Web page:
But the effects of custom are much more manifest in the strange impressions she imprints in our minds, where she meets with less resistance. What has she not the power to impose upon our judgments and beliefs? Is there any so fantastic opinion (omitting the gross impostures of religions, with which we see so many great nations, and so many understanding men, so strangely besotted; for this being beyond the reach of human reason, any error is more excusable in such as are not endued, through the divine bounty, with an extraordinary illumination from above), but, of other opinions, are there any so extravagant, that she has not planted and established for laws in those parts of the world upon which she has been pleased to exercise her power? And therefore that ancient exclamation was exceeding just:

       “Non pudet physicum, id est speculatorem venatoremque naturae,
        ab animis consuetudine imbutis petere testimonium veritatis?”

     [“Is it not a shame for a natural philosopher, that is, for an
     observer and hunter of nature, to seek testimony of the truth from
     minds prepossessed by custom?”—Cicero, De Natura Deor., i. 30.]

I do believe, that no so absurd or ridiculous fancy can enter into human imagination, that does not meet with some example of public practice, and that, consequently, our reason does not ground and back up. There are people, amongst whom it is the fashion to turn their backs upon him they salute, and never look upon the man they intend to honour. There is a place, where, whenever the king spits, the greatest ladies of his court put out their hands to receive it; and another nation, where the most eminent persons about him stoop to take up his ordure in a linen cloth. Let us here steal room to insert a story.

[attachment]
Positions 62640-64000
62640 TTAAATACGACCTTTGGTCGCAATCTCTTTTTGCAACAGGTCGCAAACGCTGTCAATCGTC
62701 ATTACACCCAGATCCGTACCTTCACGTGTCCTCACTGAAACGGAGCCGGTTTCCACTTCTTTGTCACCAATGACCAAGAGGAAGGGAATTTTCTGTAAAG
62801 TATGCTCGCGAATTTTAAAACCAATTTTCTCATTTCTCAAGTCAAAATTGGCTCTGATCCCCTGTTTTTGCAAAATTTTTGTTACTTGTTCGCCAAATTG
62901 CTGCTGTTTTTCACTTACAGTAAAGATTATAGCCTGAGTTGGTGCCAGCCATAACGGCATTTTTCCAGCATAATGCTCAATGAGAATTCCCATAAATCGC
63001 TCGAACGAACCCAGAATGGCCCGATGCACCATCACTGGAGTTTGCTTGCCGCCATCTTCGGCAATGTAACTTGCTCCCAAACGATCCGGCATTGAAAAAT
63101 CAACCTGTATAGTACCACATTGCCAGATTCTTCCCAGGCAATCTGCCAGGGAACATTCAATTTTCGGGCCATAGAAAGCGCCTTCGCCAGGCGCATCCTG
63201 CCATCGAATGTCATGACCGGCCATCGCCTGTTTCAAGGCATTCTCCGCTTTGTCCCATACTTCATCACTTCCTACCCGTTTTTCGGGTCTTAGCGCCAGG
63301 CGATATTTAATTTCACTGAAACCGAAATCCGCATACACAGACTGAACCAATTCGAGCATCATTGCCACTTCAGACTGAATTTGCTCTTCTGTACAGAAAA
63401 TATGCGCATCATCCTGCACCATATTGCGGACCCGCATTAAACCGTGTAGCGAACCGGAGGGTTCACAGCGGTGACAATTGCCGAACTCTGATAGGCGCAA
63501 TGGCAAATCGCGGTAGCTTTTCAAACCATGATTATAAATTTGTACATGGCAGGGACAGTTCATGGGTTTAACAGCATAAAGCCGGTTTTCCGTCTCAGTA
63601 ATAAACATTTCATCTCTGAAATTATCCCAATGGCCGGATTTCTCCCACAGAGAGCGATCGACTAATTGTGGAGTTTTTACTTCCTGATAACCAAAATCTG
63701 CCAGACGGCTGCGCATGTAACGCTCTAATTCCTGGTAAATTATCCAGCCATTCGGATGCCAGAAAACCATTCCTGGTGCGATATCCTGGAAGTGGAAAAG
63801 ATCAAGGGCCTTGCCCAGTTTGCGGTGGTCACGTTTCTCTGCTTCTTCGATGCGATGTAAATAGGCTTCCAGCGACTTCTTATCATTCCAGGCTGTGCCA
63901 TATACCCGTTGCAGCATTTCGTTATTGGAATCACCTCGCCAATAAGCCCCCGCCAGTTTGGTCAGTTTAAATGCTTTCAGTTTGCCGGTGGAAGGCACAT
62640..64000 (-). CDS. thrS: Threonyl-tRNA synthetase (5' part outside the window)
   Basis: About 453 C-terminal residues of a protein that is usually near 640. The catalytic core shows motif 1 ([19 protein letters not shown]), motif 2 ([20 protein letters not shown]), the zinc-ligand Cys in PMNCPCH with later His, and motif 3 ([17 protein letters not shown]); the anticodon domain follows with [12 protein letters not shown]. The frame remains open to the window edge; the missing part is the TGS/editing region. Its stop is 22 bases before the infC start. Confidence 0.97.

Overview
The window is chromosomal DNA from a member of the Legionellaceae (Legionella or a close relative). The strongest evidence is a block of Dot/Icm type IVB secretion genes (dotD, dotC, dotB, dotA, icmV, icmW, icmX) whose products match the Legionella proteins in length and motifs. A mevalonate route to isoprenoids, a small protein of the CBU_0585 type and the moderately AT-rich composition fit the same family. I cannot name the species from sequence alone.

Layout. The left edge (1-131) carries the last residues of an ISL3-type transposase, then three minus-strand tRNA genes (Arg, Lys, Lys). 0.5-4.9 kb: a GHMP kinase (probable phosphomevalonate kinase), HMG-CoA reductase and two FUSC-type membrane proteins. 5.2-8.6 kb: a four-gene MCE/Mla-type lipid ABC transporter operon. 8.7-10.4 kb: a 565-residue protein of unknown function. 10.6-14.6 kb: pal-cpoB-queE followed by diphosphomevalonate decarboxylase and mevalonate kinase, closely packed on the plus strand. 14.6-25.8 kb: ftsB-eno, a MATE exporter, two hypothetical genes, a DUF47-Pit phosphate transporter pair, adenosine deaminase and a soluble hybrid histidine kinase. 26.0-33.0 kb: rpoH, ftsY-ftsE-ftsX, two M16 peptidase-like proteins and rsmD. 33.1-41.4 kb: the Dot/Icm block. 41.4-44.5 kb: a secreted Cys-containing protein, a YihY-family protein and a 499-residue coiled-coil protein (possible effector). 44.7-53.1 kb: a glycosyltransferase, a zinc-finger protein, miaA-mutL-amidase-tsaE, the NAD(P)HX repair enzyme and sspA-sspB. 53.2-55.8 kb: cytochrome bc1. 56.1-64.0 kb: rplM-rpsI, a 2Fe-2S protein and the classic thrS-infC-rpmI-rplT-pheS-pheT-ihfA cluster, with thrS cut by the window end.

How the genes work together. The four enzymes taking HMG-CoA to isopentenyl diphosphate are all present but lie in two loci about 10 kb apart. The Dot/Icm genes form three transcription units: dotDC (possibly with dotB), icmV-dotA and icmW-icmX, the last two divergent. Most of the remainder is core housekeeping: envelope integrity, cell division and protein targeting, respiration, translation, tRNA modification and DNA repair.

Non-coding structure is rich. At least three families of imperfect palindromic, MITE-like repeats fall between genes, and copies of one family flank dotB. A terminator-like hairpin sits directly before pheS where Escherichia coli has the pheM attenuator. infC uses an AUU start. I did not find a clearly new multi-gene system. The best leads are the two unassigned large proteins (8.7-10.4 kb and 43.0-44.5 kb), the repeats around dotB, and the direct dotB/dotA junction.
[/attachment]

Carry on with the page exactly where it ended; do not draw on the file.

A French gentleman was always wont to blow his nose with his fingers (a thing very much against our fashion), and he justifying himself for so doing, and he was a man famous for pleasant repartees, he asked me, what privilege this filthy excrement had, that we must carry about us a fine handkerchief to receive it, and, which was more, afterwards to lap it carefully up, and carry it all day about in our pockets, which, he said, could not but be much more nauseous and offensive, than to see it thrown away, as we did all other evacuations. I found that what he said was not altogether without reason, and by being frequently in his company, that slovenly action of his was at last grown familiar to me; which nevertheless we make a face at, when we hear it reported of another country. Miracles appear to be so, according to our ignorance of nature, and not according to the essence of nature the continually being accustomed to anything, blinds the eye of our judgment. Barbarians are no more a wonder to us, than we are to them; nor with any more reason, as every one would confess, if after having travelled over those remote examples, men could settle themselves to reflect upon, and rightly to confer them, with their own. Human reason is a tincture almost equally infused into all our opinions and manners, of what form soever they are; infinite in matter, infinite in diversity. But I return to my subject.